Doubles Aegislash

talkingtree

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[OVERVIEW]

A great defensive typing and solid all-around stats let Aegislash work as a switch-in to many top threats, such as Tapu Lele, Mega Kangaskhan, and Kyurem-B. Nearly unresisted STAB coverage and a huge Special Attack stat give it a strong offensive presence as well, making it capable of KOing prominent Fairy- and Psychic-types such as Tapu Bulu and Jirachi. Access to Wide Guard further cements its role as a solid utility Pokemon. Aegislash's exclusive ability Stance Change grants it the ability to shift between being an offensive powerhouse and a formidable tank. A low Speed stat is useful in ensuring that Aegislash takes hits in its bulkier Shield forme, but it leaves Aegislash easily whittled down over the course of a match when combined with its role as a pivot. Aegislash is also especially vulnerable to status due to King's Shield failing to block non-attacking moves.

[SET]
name: Wide Guard Attacker
move 1: Shadow Ball
move 2: Flash Cannon
move 3: Wide Guard
move 4: King's Shield
item: Ghostium Z / Weakness Policy
ability: Stance Change
nature: Quiet
evs: 252 HP / 252 SpA / 4 SpD

[SET COMMENTS]
Moves
========

Shadow Ball is Aegislash's primary STAB attack, useful for taking on Psychic-types like Necrozma and Mega Metagross. Flash Cannon serves as the secondary method of attack, hitting Fairy- and Rock-types for super effective damage and granting Aegislash a way to damage Mega Kangaskhan. Wide Guard stops spread attacks such as Earthquake, Heat Wave, and Rock Slide, the former two of which can severely damage Aegislash and the latter of which could hurt its ally. King's Shield is necessary to change formes; it also stalls out field conditions, protects Aegislash while its partner attacks a threat, and scouts for attacks while potentially crippling any foes that try to make contact with Aegislash.

Set Details
========

Ghostium Z powers up Shadow Ball into the doubly strong Never-Ending Nightmare, which is useful for the extra damage whenever Aegislash really needs it; holding Ghostium Z also has the benefit of helping Aegislash survive Knock Off. Weakness Policy has the ability to turn Aegislash into a fearsome attacker, and with Aegislash's high defenses and fairly common weaknesses, it will often be activated. However, it necessitates that Aegislash be hit by a super effective attack, making it difficult to predict when it will activate and only usable if Aegislash has enough health to survive the hit. A Quiet nature and maximum Special Attack EVs give Aegislash power, while maximum HP investment improves general bulk. A negative Speed nature and 0 Speed IVs ensure that Aegislash will take most hits in Shield forme. 172 Speed EVs and a Modest nature are also an option if Aegislash has Tailwind support, as they allow it to outrun Mega Gengar and Tapu Koko under Tailwind as well as uninvested Milotic outside of Tailwind.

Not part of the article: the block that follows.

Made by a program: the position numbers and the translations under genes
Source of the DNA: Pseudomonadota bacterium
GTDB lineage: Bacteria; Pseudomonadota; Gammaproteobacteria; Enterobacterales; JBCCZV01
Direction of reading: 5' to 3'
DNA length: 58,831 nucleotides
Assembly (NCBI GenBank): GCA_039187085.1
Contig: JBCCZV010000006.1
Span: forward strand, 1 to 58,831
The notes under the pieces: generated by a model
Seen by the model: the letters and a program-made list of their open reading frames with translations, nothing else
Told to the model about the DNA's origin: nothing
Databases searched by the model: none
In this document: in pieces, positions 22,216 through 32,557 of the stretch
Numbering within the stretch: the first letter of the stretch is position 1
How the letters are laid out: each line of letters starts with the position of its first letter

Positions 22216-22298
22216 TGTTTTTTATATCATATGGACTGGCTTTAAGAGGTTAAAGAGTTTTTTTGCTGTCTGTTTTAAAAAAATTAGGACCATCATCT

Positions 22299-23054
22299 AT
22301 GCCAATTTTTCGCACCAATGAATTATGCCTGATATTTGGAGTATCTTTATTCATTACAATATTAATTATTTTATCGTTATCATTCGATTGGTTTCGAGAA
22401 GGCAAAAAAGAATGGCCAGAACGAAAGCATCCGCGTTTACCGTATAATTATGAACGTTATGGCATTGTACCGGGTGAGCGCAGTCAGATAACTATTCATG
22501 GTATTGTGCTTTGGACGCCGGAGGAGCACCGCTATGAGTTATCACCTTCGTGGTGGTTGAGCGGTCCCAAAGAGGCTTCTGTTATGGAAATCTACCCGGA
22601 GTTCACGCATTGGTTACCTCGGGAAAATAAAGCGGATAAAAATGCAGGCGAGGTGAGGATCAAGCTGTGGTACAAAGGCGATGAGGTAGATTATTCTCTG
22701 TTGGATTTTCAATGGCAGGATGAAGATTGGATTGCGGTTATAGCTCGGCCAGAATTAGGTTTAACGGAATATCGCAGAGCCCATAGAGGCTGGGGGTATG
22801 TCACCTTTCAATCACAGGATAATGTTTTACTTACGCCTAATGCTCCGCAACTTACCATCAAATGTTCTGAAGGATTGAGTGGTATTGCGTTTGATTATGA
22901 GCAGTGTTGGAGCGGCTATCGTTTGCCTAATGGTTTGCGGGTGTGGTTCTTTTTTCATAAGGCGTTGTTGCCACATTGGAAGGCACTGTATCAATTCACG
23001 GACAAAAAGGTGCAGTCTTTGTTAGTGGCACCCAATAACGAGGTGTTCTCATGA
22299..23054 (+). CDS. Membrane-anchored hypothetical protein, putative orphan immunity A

Usage Tips
========

Pivot in on foes that can't really damage Aegislash and force them out, hopefully dealing a fair amount of damage to the switch-in. Use Wide Guard whenever a predicted spread attack threatens Aegislash or its ally. As Ghostium Z is a one-use item, it should be saved for when Aegislash needs the extra power to remove a particularly large threat to the team or to guarantee a hit, even through Protect, to take out a weakened foe. If using Weakness Policy as the item, keep Aegislash at high health so that it can survive a super effective hit and retaliate. Be cautious of slower attackers, as Aegislash should avoid taking hits in Blade forme. This set is typically most effective early- or mid-game, while it still has enough health to serve as an effective pivot, but it can be saved if Aegislash is being used to check a particular threat on the opponent's team.

Team Options
========

Almost any team can use Aegislash's support, as this set will rarely be dead weight in battle. Any Pokemon threatened by common spread attacks, such as Mega Charizard Y, Kyurem-B, or Shaymin-S, pairs well with this set. A Fairy-type like Tapu Bulu or a Fighting-type like Terrakion helps Aegislash by threatening the Dark-types that scare it out. Checks to Fire- and Ground-types pair especially well with Aegislash, so Water-types such as Milotic and Azumarill or Ground-types such as Landorus are solid options.

[SET]
name: Substitute Tank
move 1: Shadow Ball
move 2: Flash Cannon / Wide Guard
move 3: Substitute
move 4: King's Shield
item: Leftovers
ability: Stance Change
nature: Quiet
evs: 252 HP / 252 SpA / 4 SpD

[SET COMMENTS]
Moves
========

Shadow Ball is Aegislash's primary STAB attack, used for its excellent neutral coverage. Flash Cannon works as a secondary STAB attack, mostly for Dark- and Normal-types. If the extra coverage is not needed, Wide Guard can be used in its place, allowing Aegislash to support teammates weak to spread attacks. Substitute takes advantage of Aegislash's great defenses and lets it pressure less offensive builds. King's Shield drops foes' Attack, changes forme, and stalls for Leftovers recovery to regain health after using Substitute.

Set Details
========